“Despite all my Rage, I’m still just a Rat in a Cage”
Posted on August 24, 2018
Several weeks ago, I was engaged in a heated conversation with my millennial friend, Jeff Somers, about the music of the 1990’s. Jeff, whose taste in most everything surpasses mine, argued that compared to the 1980’s and 2000’s, the music of the 90’s had little lasting impact on music or society. His words were blasphemy for anyone who divides their childhood development into: before Nirvana’s Nevermind/post-Nevermind.
I reacted a little more strongly in defense of my proud Gen-X music due to the fact that right now the angsts of the music of my youth is one of my primary coping skills. Besides using Nine Inch Nails Terrible Lie and Sin to release stress after listening to the news (especially concerning the Alex Jones trial – I try not to hate anyone, but…). In a moment of mindful reflection, I realized that I’m searching the cassettes of my youth for something real.
Call me old-fashion, but I long for the time where “selling-out” to corporations and providing background music for commercials was judged harshly instead of being the primary goal of one’s art. Grunge, at least in my opinion, provided a brief relief from the relentless synthesizers of 80’s pop and the commercialized music of the 2000’s. A handful of bands, mainly from Seattle, held up a huge (if only brief) middle finger to the greed and shallowness so many of use to associate with growing up in the 1980’s. Pearl Jam sued Ticketmaster, Nirvana could care less about radio play, and Metallica even sued their fans!
I was a sophomore in high school living in Franklin, Indiana when Nirvana released Nevermind. At the time all my friends were listening to Milli Vanilli and Vanilla Ice while I was surviving on Guns n Roses and Justice for All by Metallica. Suddenly, whatever was going on in the faraway land of the Pacific Northwest crashed into my consciousness like a wrecking ball.
I’m so happy, ’cause today I’ve found my friends
They’re in my head
I’m so ugly, that’s okay, ’cause so are you
We’ve broke our mirrors
Sunday morning, is every day for all I care
And I’m not scared
Light my candles, in a daze, ’cause I’ve found God
All of a sudden, my scream for something different got lyrics!
In this new era where so many artists compete for sponsorships, commercials, and “likes” on Facebook and with a reality TV president the angst, frustration, and search for something real finds a new power for me. So many of the musical geniuses of my youth died in their struggles with pain and addiction. Fortunately, they left us a gift and 25 years later give voice once again to my scream for something genuine and real!
I’m wondering if anyone in my generation or others are finding solace in the music of your youth. If so please comment as I would love to hear your story!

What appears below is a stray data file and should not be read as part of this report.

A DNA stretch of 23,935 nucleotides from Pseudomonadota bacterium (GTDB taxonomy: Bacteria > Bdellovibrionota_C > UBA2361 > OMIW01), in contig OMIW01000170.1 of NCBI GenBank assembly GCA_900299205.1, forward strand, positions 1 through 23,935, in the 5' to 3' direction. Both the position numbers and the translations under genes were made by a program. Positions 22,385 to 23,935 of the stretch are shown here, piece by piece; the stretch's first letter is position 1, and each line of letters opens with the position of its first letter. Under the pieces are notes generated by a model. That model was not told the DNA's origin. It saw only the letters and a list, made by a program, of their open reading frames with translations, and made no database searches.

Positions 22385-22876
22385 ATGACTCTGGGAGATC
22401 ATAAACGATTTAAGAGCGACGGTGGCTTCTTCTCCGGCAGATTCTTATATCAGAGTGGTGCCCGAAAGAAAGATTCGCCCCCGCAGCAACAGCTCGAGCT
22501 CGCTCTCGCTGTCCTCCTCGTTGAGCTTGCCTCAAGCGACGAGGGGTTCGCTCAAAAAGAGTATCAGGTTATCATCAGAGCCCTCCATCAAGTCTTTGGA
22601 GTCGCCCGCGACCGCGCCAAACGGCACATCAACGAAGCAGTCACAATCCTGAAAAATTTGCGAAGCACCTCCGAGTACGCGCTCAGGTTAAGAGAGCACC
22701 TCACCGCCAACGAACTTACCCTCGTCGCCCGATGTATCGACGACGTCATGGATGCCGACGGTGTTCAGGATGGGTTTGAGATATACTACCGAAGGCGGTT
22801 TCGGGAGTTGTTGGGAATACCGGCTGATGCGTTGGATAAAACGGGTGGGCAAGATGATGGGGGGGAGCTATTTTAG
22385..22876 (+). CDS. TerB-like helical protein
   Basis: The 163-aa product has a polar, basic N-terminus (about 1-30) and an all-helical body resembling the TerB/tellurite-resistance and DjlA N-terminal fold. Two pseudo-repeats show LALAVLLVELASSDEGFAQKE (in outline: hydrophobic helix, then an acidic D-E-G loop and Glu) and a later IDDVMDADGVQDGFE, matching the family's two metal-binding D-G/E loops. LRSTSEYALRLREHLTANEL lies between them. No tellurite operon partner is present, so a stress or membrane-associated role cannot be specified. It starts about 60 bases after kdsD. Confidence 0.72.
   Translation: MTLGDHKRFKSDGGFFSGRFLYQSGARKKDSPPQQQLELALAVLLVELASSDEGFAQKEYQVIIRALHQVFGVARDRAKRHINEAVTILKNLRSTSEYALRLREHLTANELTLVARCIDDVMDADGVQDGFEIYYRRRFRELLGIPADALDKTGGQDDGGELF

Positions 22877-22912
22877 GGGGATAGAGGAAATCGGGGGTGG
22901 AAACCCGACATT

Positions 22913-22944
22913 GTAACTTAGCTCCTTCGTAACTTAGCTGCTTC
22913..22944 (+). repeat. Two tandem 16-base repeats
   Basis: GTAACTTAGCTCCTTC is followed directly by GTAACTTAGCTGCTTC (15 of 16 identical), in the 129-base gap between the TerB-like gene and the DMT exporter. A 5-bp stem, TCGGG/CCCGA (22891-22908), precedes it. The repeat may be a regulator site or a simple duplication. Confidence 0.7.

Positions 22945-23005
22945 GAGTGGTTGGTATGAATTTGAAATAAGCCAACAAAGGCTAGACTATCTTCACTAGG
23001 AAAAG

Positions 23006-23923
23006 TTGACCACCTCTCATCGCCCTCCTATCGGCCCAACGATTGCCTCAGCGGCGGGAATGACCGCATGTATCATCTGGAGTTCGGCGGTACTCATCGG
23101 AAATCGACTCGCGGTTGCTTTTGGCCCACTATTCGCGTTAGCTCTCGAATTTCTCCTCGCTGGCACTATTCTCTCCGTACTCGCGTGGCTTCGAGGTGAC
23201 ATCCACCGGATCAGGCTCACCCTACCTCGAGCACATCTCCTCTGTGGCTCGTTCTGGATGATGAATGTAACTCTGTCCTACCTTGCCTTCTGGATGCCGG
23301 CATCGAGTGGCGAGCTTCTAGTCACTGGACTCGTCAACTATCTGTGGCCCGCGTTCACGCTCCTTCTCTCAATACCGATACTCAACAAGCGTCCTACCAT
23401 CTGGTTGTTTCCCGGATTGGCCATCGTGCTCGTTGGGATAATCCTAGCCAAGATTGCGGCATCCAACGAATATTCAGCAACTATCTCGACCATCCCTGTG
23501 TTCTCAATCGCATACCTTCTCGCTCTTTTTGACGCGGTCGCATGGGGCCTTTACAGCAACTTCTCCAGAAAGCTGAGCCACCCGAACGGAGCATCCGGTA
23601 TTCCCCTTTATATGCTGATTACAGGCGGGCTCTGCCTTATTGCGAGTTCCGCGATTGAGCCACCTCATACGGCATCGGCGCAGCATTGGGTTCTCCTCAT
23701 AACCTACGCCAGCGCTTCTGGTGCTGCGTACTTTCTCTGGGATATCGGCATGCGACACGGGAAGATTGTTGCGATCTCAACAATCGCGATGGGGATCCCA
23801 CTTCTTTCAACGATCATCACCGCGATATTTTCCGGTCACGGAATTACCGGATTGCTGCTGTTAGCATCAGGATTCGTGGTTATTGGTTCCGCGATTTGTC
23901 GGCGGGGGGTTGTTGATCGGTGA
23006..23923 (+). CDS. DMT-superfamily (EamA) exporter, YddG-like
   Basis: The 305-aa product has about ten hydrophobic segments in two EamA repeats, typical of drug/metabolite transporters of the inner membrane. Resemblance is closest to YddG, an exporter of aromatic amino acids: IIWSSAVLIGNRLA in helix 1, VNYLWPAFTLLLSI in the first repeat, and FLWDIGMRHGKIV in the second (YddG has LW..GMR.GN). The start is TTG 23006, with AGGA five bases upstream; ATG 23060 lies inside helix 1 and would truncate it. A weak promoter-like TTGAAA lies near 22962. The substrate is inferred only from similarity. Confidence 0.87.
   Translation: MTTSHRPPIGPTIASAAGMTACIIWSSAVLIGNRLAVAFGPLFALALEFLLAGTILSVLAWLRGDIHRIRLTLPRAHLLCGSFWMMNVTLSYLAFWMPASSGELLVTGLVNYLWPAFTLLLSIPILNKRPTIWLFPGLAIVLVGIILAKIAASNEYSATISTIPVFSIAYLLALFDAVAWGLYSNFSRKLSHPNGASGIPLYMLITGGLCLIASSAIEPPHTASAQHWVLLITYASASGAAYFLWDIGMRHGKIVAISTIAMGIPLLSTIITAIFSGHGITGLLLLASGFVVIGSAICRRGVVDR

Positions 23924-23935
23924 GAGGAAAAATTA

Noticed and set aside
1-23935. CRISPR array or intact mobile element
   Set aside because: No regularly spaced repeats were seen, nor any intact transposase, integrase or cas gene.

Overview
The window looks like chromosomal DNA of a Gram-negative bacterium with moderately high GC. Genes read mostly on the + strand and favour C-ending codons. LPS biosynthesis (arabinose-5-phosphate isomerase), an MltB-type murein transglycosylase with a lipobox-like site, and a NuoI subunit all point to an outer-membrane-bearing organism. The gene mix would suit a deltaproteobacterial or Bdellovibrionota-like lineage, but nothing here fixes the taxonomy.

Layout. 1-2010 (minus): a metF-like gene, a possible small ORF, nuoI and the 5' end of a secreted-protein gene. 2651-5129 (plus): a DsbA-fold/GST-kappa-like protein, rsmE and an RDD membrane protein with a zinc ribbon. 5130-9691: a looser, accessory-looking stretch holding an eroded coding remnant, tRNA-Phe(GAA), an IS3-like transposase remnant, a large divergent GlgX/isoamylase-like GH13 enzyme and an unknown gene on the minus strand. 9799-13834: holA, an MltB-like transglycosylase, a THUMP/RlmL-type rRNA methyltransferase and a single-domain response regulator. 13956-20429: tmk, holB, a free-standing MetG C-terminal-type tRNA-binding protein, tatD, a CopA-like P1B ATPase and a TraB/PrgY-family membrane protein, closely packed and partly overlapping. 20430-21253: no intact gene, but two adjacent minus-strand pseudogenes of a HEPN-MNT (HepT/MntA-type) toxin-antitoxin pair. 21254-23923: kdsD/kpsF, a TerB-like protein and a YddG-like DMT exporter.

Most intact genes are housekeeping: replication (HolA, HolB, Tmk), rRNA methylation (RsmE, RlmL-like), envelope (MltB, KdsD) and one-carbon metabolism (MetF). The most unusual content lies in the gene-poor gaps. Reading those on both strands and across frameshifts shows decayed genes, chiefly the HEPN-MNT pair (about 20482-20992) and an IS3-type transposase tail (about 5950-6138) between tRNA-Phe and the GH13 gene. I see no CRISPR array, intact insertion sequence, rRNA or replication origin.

Yes! I was way into grunge during my high school and early college years. Losing some of these guys has been heartbreaking. But the music remains, and it’s most definitely something I stay connected with to help me channel rage in these days of trump and his ilk.
Thanks Ann! Glad to know I’m not alone!
Ha! This is funny, because my boyfriend is really into Smashing Pumpkins. We went to their concert on Mon night and I kept thinking about this blog.
I’m a Chris Cornell fan. I drove cross country listening to Soundgarden, (Back in the day when you made a “mixed tape” a band that wasn’t afraid to make the music they liked with no care for commercial success).
And all the effort made to get a mixed tape together, hours of your life…or to buy an album for that matter. Go to the record store, buy the album, sit in your room all night, going through every inch of it, hoping for lyrics and pics of your favorite band mates. Now, you just click on a button. It’s amazing and it’s great, I don’ t have to buy the albums all over, but it’s something younger generations will just never know. (I am old)
I remember in my 20’s thinking, I wanted to be a social worker because it was somewhat anti establishment.
I’m currently practically only listening to Soundgarden, Audioslave, Temple of the Dog..all Chris Cornell; Jane’s Addiction, Nirvana and Stone Temple Pilots. It’s interesting to listen to these bands today, with my almost 50 y/o perspective. It was even more interesting to sit at a concert, something I haven’t done probably since my 20’s, likely due to life and lack of interest in any band that I’d like to spend money on to go and see.
To lose some great talent so young, Kurt, Chris, Scott, it’s pretty sad, thankfully, they are etched in time.
With havin so much content do you ever run into any problems of plagorism or copyright infringement?
My website has a lot of exclusive content I’ve either authored myself or outsourced but it looks like a lot of it
is popping it up all over the internet without my authorization. Do you know any techniques to help reduce content from
being stolen? I’d definitely appreciate it.